Presentation on theme: "EVIDENCE-INFORMED INTERVENTIONS FOR ADDRESSING ADOLESCENT RELATIONSHIP ABUSE (ARA) IN SBHCS Sandi Goldstein, MPH California Adolescent Health Collaborative."— Presentation transcript:
EVIDENCE-INFORMED INTERVENTIONS FOR ADDRESSING ADOLESCENT RELATIONSHIP ABUSE (ARA) IN SBHCS Sandi Goldstein, MPH California Adolescent Health Collaborative Lisa James, MA Futures Without Violence
At the end of this session, participants will be better able to: demonstrate a greater understanding of the prevalence and impact of ARA. implement new strategies for integrating ARA into clinical encounters. formulate a multidisciplinary approach. OBJECTIVES
DEFINITIONS: WHY LANGUAGE MATTERS Reframing the conversation from Teen Dating Violence to Adolescent Relationship Abuse: Are you hanging out with anyone? Are you seeing anyone right now?
WHAT IS ADOLESCENT RELATIONSHIP ABUSE? ARA refers to an escalating pattern of repeated acts that physically, sexually, or emotionally abuse a member of a heterosexual or homosexual couple in in the context of a dating or similarly defined relationship which one or both partners is a minor. Range of controlling behaviors: monitoring cell phone usage, telling a partner what s/he can wear, controlling where s/he goes, and manipulating contraceptive use. The defining characteristic is a repetitive pattern of behaviors aiming to maintain power and control in a relationship.
One in five teen girls have electronically sent or posted nude/semi- nude photos or videos of themselves (12% of these girls say they felt pressured to do so) ARA AND TECHNOLOGY One in four teens in a relationship report being called names, harassed, or put down by their partner via cell phone/texting
HEALTH CONSEQUENCES OF ARA
1 in 5 (20%) U.S. teen girls report ever experiencing physical and/or sexual violence in an intimate relationship. (CDC Morbidity and Mortality Weekly Report. February ;Silverman et al, 2001)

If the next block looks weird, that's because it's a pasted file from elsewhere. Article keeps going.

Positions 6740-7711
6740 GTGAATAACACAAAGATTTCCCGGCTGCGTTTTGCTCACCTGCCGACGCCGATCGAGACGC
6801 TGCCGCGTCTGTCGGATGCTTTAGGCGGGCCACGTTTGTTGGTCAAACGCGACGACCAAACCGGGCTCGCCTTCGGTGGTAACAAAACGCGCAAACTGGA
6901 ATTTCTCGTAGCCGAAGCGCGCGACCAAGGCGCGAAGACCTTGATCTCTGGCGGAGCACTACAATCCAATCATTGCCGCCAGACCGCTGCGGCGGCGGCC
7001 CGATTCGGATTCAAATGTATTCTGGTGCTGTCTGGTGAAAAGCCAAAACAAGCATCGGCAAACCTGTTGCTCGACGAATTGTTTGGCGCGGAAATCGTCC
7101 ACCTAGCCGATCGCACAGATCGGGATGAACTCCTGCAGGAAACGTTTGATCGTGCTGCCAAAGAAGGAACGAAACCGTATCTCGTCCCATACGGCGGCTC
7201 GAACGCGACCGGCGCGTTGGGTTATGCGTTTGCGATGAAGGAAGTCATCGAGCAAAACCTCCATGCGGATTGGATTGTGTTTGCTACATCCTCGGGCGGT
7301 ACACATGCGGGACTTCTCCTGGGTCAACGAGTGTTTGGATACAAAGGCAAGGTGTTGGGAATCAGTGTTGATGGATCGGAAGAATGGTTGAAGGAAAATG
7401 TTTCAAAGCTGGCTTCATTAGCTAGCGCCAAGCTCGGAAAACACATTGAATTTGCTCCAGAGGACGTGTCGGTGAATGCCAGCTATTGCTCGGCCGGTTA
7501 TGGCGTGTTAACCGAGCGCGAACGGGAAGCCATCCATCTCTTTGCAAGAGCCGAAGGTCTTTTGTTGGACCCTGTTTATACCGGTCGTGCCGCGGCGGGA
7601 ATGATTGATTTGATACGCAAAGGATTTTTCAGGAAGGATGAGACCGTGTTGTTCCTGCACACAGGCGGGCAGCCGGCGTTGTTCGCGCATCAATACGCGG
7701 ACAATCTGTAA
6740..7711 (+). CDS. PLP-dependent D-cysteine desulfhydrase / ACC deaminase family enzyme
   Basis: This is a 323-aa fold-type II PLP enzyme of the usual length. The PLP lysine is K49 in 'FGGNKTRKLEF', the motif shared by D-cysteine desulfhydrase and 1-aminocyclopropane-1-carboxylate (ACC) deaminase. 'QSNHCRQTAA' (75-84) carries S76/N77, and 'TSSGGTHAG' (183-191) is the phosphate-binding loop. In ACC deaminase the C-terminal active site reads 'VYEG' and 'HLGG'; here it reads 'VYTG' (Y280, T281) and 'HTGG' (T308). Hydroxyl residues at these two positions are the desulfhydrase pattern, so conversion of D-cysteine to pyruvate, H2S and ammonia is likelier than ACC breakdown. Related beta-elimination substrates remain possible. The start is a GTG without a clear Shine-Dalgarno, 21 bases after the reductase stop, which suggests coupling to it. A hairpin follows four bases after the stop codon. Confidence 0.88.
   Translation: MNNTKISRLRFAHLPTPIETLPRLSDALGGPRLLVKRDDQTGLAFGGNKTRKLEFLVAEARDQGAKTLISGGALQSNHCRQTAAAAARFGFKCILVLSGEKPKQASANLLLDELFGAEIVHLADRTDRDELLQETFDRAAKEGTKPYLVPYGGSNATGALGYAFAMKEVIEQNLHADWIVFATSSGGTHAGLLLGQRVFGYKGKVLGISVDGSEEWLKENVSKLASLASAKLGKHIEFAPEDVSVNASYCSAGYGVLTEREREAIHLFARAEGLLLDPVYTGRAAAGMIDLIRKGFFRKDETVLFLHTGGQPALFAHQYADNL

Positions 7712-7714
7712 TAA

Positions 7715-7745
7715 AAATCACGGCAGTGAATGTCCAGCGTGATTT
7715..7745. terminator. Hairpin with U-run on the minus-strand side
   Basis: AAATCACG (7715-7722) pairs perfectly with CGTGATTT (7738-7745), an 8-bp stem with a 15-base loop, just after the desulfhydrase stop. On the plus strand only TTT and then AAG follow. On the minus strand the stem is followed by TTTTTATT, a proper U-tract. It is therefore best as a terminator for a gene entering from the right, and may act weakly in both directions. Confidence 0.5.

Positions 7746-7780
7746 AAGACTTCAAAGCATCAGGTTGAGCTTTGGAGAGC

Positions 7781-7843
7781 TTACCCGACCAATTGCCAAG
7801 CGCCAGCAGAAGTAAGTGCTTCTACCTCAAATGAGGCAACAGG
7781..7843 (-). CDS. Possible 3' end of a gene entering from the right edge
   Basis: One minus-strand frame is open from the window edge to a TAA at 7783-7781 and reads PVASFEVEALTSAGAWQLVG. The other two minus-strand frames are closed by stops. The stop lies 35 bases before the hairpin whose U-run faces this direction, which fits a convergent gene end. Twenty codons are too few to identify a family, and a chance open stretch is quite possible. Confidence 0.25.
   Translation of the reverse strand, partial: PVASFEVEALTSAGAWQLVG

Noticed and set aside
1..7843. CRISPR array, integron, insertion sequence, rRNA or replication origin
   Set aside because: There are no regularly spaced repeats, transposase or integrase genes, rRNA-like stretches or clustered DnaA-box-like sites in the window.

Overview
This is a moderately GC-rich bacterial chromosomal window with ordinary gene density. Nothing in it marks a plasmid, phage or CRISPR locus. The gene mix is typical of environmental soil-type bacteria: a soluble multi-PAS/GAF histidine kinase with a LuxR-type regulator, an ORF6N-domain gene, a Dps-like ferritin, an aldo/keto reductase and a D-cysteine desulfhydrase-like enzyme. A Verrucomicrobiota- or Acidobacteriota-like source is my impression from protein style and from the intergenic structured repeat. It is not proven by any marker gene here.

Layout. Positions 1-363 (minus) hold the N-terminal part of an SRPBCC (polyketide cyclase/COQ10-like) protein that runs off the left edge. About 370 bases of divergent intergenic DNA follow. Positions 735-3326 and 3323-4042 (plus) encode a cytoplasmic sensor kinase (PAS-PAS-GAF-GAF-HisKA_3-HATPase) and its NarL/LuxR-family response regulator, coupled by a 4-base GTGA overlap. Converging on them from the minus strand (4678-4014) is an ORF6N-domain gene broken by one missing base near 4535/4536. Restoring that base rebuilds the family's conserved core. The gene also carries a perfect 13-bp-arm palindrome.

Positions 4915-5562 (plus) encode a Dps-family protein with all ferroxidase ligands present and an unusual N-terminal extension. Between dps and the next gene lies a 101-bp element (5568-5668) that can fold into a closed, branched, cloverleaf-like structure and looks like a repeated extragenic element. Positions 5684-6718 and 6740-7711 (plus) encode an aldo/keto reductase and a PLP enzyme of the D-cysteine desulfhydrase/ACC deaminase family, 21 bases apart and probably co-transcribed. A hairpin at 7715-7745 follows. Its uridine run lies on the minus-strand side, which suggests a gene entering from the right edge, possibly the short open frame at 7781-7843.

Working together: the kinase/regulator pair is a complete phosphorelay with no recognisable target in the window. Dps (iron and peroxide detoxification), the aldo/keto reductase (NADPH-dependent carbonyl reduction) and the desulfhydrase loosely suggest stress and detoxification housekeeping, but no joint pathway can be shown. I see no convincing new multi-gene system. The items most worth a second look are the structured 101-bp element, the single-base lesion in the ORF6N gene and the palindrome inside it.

ARA AND TEEN PREGNANCY Adolescent girls in physically abusive relationships were 3.5 times more likely to become pregnant than non-abused girls Pregnant adolescents 2- 3 times more likely to have experienced violence during and after pregnancy than older pregnant women (Roberts et al, 2005)
Partner violence among teen girls linked with: Early sexual intercourse (before age 15) Condom inconsistent use or non-use at last sex Multiple partnering (3+) in past 3 months Use alcohol or drugs before sex Have a past or current sexually transmitted infection Have a partner with known HIV risk factors ARA AND SEXUAL RISK FOR ADOLESCENTS (Silverman,et al. 2004; Kim-Goodwin et al, 2009; Wu et al, 2003)
Over 50% of youth reporting both physical and sexual violence in their relationship also reported attempting suicide. (Bossarte et al, 2008; Ackard & Neumark-Sztainer, 2002) ARA AND MENTAL HEALTH
Young women who have experienced partner abuse have higher rates of: Depression and anxiety Disordered eating Substance abuse more likely to report sadness, hopelessness or suicide ideation ARA AND MENTAL HEALTH (Kim-Godwin YS, et al 2009;Howard DE, et al,2008;Brossard RM, et al, 2008)
WHAT HAPPENS AT SCHOOL FOR THESE TEENS? Victims and perpetrators are more likely to carry weapons as well as engage in physical fighting and other high risk behaviors. Physical and sexual victimization is associated with an increased risk for school dropout, lower grades, and less connectedness to school. A third (32%) of female homicides among adolescents between the ages of 11 and 18 are committed by an intimate partner. (Champion et al, 2008; Goldstein et al, 2009; Banyard & Cross, 2008; Coyne-Beasley et al, 2003)